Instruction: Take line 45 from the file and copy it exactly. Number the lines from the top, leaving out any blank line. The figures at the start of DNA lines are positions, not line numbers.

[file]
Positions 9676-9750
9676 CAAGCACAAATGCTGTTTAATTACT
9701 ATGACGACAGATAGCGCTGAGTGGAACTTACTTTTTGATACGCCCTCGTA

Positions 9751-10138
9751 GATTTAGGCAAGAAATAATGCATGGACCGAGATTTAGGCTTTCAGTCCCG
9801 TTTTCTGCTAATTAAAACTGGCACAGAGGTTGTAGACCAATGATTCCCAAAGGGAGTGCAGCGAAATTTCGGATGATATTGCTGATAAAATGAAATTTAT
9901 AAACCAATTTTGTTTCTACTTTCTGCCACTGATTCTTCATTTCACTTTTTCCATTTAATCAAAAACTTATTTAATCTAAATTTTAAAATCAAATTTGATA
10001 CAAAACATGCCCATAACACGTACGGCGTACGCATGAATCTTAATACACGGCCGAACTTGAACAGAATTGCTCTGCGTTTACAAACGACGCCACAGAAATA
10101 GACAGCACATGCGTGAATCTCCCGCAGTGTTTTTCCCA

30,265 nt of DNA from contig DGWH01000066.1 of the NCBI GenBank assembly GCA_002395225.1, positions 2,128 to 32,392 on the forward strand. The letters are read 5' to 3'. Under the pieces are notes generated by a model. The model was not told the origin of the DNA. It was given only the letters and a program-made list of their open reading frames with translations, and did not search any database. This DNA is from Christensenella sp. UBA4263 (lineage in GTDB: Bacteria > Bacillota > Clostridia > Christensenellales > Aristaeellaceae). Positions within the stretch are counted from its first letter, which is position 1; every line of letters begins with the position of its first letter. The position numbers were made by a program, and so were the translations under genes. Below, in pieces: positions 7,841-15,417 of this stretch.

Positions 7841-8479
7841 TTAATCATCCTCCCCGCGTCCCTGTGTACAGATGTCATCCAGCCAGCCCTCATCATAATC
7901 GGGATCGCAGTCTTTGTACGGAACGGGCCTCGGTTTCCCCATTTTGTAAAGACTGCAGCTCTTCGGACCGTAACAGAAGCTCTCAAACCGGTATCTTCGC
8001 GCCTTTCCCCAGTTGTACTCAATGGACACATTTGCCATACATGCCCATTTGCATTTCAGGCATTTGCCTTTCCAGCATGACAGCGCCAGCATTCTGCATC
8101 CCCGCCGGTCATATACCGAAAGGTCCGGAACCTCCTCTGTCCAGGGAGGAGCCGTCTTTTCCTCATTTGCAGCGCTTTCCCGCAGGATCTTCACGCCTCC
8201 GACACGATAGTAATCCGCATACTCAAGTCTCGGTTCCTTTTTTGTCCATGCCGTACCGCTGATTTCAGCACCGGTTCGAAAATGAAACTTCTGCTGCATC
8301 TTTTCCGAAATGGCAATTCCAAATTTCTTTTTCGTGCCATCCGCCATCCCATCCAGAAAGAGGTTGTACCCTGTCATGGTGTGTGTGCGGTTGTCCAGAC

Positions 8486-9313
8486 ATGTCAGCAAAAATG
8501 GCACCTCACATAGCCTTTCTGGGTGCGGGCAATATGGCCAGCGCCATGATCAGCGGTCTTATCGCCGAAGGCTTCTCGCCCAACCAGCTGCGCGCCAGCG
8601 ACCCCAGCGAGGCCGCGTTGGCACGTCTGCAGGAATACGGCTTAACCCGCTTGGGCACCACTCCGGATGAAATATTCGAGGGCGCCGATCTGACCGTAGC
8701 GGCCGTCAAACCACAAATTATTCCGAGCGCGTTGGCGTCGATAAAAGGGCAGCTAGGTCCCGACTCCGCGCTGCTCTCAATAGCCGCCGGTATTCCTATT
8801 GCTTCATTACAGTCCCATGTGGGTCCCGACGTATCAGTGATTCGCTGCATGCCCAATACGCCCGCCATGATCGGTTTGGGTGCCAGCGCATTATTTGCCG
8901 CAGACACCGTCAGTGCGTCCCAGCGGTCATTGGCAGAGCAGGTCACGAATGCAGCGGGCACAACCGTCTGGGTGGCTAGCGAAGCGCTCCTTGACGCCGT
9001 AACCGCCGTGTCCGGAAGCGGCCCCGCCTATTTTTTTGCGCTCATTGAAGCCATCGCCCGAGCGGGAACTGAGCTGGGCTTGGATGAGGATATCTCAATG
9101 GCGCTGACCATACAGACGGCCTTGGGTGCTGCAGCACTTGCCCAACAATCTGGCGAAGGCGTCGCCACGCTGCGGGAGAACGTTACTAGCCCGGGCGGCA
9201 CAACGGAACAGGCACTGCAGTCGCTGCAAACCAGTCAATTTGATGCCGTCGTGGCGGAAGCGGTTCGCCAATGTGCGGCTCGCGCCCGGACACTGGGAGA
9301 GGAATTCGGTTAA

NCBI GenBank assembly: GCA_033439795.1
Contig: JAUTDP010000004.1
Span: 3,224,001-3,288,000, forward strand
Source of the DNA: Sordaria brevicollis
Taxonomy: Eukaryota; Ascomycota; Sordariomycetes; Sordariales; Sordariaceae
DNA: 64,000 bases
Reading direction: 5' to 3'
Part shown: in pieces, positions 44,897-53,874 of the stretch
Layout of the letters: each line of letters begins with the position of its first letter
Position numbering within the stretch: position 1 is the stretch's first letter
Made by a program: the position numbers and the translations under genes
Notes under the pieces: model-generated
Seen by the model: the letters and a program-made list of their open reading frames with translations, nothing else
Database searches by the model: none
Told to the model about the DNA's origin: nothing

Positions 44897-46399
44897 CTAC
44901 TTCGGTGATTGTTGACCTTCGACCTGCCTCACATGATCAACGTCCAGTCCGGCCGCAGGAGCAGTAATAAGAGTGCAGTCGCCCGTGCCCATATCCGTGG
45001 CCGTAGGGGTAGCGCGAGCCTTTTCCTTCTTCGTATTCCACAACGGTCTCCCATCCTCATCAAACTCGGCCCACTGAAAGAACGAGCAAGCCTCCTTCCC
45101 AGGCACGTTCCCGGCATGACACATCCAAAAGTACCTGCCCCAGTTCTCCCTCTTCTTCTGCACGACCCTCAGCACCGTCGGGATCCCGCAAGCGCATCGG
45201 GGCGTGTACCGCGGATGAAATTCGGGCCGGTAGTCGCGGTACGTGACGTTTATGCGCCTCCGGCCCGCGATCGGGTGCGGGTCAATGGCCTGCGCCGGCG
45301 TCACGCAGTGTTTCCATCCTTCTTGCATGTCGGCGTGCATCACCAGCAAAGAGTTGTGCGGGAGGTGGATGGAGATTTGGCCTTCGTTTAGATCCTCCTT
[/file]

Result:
44897 CTAC